This piece has been updated.
No matter the state of your eyes, Gareth Webb promises you a better-than-perfect vision. All that is needed is a non-invasive surgery to replace your natural lens with a patented “bionic lens.” The new lens will not suffer from decay, which means you will never get cataract. The eight-minute, painless surgery is also safer and doesn’t come with the side-effects of laser surgery. And, according to Business Insider, “the quality of your vision will always be perfect, and it will not deteriorate over time.”
A marketing sell can’t get better than that. The trouble is that Ocumetics, Webb’s company, is going to struggle to live up to those promises. While the natural lens in a human eye has limitations, no artificial lens has been able to perform all its versatile functions so well.
“This is a much sought after goal and hits the news from time to time, but no designs to date can be considered successful,” James Wolffsohn, professor of optometry at Aston University, told Quartz.
Ocumetics has some major hurdles to clear to prove that it is any different—it has yet to test its technology in animals, a key step before conducting clinical trials in humans. (We’ve contacted the company for comment, and will update this post when we hear back.)
Eyes are one of the most delicate parts of the human body. And the physics and biology of how light is interpreted by your eye limits how far technology can go to replace natural functions of its parts.
To see the world, light has to enter through the iris, cross the lens, and fall on the retina in just the right way. For all of this to work, every part has to do its job perfectly: the iris has to open and close to control how much light gets through, the lens has to focus the light to create a clear image of the real world inside the eye, the retina has to convert the image into electrical signals and send them to the brain, and all this has to happen while the shape of the eye remains static.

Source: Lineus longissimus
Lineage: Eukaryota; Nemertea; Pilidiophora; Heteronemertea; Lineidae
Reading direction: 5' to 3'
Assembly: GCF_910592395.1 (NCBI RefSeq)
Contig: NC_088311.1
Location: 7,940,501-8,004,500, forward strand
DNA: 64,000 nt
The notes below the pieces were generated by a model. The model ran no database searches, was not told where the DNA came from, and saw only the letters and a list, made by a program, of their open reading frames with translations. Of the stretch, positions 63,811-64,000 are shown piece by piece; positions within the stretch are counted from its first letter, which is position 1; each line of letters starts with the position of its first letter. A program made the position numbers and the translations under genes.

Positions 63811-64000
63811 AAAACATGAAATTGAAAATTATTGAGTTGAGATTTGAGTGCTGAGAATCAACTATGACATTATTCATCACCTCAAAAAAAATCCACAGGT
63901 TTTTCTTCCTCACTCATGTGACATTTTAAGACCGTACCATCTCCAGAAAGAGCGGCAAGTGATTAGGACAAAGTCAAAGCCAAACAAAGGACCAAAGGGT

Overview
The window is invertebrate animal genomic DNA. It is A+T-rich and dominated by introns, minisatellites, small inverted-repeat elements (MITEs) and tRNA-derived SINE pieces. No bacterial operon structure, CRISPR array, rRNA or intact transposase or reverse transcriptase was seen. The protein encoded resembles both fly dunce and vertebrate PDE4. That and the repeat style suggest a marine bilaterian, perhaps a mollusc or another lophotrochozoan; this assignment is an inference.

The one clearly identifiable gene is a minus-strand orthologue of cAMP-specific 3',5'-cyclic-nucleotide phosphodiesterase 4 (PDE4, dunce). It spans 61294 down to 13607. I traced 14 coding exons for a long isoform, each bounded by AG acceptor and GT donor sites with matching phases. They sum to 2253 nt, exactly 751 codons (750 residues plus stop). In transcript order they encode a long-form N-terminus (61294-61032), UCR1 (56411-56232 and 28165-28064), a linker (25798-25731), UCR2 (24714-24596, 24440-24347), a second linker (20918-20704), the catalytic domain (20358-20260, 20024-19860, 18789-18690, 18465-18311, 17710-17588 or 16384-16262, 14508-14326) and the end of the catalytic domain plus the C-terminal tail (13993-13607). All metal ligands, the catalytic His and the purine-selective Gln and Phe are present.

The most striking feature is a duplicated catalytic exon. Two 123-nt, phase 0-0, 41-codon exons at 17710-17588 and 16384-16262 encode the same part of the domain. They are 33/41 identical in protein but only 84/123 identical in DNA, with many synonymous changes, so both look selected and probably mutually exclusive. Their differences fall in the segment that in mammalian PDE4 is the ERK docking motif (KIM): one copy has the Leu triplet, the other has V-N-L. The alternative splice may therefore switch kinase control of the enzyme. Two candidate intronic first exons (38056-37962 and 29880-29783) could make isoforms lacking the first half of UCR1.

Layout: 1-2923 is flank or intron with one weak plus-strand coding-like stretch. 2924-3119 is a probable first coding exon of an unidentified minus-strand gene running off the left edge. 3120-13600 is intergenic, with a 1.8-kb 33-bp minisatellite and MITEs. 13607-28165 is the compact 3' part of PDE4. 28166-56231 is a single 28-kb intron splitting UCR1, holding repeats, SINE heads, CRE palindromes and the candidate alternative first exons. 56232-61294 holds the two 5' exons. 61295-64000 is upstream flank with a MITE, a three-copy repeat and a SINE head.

When any of this doesn’t work, people suffer from poor vision. Those with long-sightedness—a common problem among children—may have a problem with their lens or their eyeball may be too short. Those with short-sightedness—a more common problem among adults—mostly have the problem because their eyes become too long from front to back. In both cases, pair of glasses or contact lenses can fix the problem most of the time.
Webb wants to do away with the slight inconvenience of external lenses. He has developed a lens that he claims can do all that a natural lens can do without its limitations.
This not a new idea. As you age, the natural lens deteriorates causing a cataract. Ophthalmologists routinely replace the faulty lens, mostly in old people, with a synthetic one.
However, even with a replaced lens, the person has to wear a pair of reading glasses. This is because a synthetic lens cannot squeeze and adjust itself like a natural lens can with the help of ciliary muscles in the eye. Thus, the synthetic lens corrects for any short-sightedness but cannot fix age-related long-sightedness.
Ocumetics claims that its bionic lens is “accommodating,” which is to say that it can be squeezed like a natural lens. But Matthew Reilly, a biomedical engineer at the University of Texas at San Antonio, told Quartz that the only approved accommodating lens, called CrystaLens, has been found to not offer any accommodation. “There may be other approved designs outside the US and certainly there are many under development but, as far as I know, none of these have been shown to work in a living body,” he said.
And Webb’s claim that the lens will offer better than human vision—if you were able to barely see things 10 feet away then bionic lens will let you see things 30 feet away—is even more suspect. Wolffsohn, who looked at the patents, finds it a novel technology but he is unclear how it really works. “To provide better than normal vision you would need a telescopic lens combination, but this is at the expense of your field of view. This would not be a sensible approach,” he said.
Ocumetics hopes to show the world what’s really possible with a bionic lens by 2017. Beating the human eye’s natural lens for its versatility is going to be hard.
Update: This piece mistakenly stated that a synthetic lens corrects for long-sightedness. In fact, it corrects for short-sightedness.